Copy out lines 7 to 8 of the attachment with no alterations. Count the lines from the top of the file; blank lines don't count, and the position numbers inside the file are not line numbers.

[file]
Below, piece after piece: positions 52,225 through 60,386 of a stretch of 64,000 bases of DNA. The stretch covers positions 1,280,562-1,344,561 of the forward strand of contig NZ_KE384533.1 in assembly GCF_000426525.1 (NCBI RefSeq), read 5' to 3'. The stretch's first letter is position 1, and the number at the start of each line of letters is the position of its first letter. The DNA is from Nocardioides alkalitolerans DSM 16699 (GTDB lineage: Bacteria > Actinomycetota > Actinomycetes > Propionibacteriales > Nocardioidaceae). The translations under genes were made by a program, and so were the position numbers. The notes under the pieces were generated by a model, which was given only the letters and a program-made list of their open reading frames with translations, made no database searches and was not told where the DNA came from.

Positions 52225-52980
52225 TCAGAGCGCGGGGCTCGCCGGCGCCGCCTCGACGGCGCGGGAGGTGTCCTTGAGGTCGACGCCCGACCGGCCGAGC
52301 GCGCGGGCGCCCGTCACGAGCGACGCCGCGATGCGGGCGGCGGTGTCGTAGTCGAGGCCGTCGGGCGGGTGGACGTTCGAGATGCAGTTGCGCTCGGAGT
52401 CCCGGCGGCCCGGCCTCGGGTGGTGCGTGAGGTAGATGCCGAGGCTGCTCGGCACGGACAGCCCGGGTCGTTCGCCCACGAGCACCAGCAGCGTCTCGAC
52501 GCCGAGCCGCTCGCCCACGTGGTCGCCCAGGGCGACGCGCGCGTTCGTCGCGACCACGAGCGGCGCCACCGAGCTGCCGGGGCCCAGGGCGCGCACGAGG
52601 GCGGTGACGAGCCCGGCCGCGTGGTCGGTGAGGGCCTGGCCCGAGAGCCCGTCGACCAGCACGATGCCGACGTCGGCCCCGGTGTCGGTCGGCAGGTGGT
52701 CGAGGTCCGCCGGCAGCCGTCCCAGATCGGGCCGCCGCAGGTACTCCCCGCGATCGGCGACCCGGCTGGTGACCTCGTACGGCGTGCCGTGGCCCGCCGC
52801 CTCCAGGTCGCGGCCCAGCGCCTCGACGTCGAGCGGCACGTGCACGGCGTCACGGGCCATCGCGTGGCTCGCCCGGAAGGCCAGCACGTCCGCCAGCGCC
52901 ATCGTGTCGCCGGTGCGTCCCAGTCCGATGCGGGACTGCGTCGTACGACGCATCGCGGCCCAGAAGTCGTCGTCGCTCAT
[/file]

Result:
52601 GCGGTGACGAGCCCGGCCGCGTGGTCGGTGAGGGCCTGGCCCGAGAGCCCGTCGACCAGCACGATGCCGACGTCGGCCCCGGTGTCGGTCGGCAGGTGGT
52701 CGAGGTCCGCCGGCAGCCGTCCCAGATCGGGCCGCCGCAGGTACTCCCCGCGATCGGCGACCCGGCTGGTGACCTCGTACGGCGTGCCGTGGCCCGCCGC